Sara Martin, Adams Papers
“If we mean to have Heroes, Statesmen and Philosophers, we should have learned women,” Abigail Adams declared to her husband John on 14 August 1776. The powerful statement may seem familiar to some—it was the fan favorite among a field of 32 contenders in the Abigail’s All-Stars bracket earlier this year. It is also one of the manuscripts currently on view in the Massachusetts Historical Society exhibit, Abigail Adams: Independence & Ideals.
The display provides a glimpse of Abigail’s views from the political center of the emerging nation, including several letters written as the events of 1776 unfolded. “I cannot but feel sorry that some of the most Manly Sentiments in the Declaration are Expunged from the printed coppy,” Abigail wrote to John on 13 July 1776, just days before she “went with the Multitude into Kings Street to hear the proclamation for independance read” from the “Belcona” of the State House on 18 July. She was likely referring to the condemnation of slavery that she had read in an early draft of the Declaration but was absent from the final version.
As Abigail knew there was often a gap between theory and practice, she viewed education as critical to upholding republican principles. “I most sincerely wish that some more liberal plan might be laid and executed for the Benefit of the rising Generation, and that our new constitution may be distinguished for Learning and Virtue,” Abigail opined. “If much depends as is allowed upon the early Education of youth and the first principals which are instilld take the deepest root, great benifit must arise from litirary accomplishments in women.” John wholeheartedly agreed with his wife, replying on 25 August: “Your Sentiments of the Importance of Education in Women, are exactly agreable to my own. . . . In reading History you will generally observe, when you light upon a great Character, whether a General, a Statesman, or Philosopher, some female about him either in the Character of a Mother, Wife, or Sister, who has Knowledge and Ambition above the ordinary Level of Women, and that much of his Emminence is owing to her Precepts, Example, or Instigation, in some shape or other.” For the founding couple, education was key to sustaining the new nation.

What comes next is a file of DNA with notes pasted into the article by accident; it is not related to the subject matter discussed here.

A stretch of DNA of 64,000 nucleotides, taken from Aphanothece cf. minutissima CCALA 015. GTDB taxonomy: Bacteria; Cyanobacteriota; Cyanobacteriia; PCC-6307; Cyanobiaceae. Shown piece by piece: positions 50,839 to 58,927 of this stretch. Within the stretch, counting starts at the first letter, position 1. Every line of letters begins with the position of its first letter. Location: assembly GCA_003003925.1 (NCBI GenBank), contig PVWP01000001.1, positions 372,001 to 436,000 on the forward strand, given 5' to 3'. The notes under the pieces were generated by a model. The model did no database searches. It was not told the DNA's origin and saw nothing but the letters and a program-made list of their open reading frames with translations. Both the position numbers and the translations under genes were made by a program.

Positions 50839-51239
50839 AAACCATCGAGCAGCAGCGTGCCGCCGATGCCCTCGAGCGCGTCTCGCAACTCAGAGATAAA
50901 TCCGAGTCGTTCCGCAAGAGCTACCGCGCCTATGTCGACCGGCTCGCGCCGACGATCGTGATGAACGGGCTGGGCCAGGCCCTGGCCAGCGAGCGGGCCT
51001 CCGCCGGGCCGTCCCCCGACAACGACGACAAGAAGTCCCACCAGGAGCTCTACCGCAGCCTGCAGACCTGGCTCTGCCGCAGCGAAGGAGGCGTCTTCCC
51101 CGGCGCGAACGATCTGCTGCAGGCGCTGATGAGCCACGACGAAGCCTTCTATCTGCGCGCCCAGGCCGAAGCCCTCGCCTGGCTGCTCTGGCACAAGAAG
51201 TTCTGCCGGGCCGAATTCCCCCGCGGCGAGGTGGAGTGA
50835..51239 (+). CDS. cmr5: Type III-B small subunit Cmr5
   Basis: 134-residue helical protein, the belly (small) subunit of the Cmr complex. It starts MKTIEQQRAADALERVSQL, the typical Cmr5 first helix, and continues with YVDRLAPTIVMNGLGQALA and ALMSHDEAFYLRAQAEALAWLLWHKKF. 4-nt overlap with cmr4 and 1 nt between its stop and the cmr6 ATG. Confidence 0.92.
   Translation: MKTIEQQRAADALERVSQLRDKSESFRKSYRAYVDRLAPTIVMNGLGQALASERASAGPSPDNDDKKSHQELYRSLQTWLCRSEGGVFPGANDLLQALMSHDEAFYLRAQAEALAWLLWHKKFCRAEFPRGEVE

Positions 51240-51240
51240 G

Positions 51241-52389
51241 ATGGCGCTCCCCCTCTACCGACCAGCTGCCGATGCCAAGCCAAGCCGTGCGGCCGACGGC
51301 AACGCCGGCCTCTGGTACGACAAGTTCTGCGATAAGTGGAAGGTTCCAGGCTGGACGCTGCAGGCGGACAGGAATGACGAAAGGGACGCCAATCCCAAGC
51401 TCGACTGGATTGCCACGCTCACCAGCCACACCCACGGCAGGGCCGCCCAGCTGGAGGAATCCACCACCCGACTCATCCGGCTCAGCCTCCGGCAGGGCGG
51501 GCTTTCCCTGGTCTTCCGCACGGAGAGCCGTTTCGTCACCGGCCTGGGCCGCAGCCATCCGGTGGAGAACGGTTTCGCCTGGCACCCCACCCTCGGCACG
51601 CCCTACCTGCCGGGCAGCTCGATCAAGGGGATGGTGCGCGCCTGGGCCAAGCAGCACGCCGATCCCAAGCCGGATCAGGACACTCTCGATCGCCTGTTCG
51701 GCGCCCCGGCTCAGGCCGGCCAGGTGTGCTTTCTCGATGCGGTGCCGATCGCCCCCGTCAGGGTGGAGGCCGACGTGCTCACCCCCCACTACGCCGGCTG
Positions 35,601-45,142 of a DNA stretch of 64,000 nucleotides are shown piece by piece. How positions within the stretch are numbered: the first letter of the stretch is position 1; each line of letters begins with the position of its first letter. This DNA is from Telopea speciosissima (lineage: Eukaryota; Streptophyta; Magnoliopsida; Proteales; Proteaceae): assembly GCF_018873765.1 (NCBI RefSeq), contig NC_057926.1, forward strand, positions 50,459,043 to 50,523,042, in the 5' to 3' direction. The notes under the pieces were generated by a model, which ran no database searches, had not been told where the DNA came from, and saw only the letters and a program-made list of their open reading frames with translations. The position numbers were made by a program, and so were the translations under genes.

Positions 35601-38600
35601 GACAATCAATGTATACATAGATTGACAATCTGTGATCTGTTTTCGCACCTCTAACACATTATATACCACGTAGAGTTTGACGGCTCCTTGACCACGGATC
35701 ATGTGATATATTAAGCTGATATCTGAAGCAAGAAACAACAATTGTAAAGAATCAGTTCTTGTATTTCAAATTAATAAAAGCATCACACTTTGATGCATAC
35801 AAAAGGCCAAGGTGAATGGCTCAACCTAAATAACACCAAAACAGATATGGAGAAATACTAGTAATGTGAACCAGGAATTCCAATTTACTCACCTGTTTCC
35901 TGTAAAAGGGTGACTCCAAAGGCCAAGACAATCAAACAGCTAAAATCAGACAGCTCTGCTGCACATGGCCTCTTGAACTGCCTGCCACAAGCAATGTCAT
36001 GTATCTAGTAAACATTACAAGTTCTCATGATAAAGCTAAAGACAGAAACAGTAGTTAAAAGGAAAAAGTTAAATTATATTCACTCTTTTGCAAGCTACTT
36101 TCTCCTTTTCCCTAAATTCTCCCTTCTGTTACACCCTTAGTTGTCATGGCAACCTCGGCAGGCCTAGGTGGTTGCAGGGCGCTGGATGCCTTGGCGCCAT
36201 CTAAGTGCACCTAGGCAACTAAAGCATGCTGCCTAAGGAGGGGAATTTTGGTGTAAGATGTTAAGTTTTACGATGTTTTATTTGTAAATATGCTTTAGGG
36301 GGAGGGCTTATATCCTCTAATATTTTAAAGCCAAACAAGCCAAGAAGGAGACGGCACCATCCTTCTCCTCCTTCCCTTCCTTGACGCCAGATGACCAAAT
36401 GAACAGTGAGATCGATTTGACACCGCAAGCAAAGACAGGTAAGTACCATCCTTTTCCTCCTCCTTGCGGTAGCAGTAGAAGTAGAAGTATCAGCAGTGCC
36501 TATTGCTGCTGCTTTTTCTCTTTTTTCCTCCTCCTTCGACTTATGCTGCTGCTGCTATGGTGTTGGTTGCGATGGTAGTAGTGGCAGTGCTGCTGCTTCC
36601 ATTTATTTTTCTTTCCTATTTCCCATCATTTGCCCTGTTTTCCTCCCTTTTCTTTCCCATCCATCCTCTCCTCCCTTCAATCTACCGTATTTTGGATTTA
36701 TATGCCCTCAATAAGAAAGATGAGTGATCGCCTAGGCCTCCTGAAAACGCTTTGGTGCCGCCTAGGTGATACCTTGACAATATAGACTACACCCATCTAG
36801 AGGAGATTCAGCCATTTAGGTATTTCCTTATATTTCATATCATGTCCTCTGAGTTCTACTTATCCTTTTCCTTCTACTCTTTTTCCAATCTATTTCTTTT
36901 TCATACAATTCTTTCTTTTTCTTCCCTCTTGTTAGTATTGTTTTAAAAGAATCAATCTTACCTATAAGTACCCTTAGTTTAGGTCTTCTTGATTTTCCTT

The Abigail Adams: Independence & Ideals exhibit will be on display through 21 September as part of the Society’s Remember Abigail events that spotlight the life and legacy of the nation’s second First Lady. The shared website www.RememberAbigail.org includes a calendar of MHS and partner events and other information about the commemoration. We encourage you to post your Abigail reflections to social media using #RememberAbigail.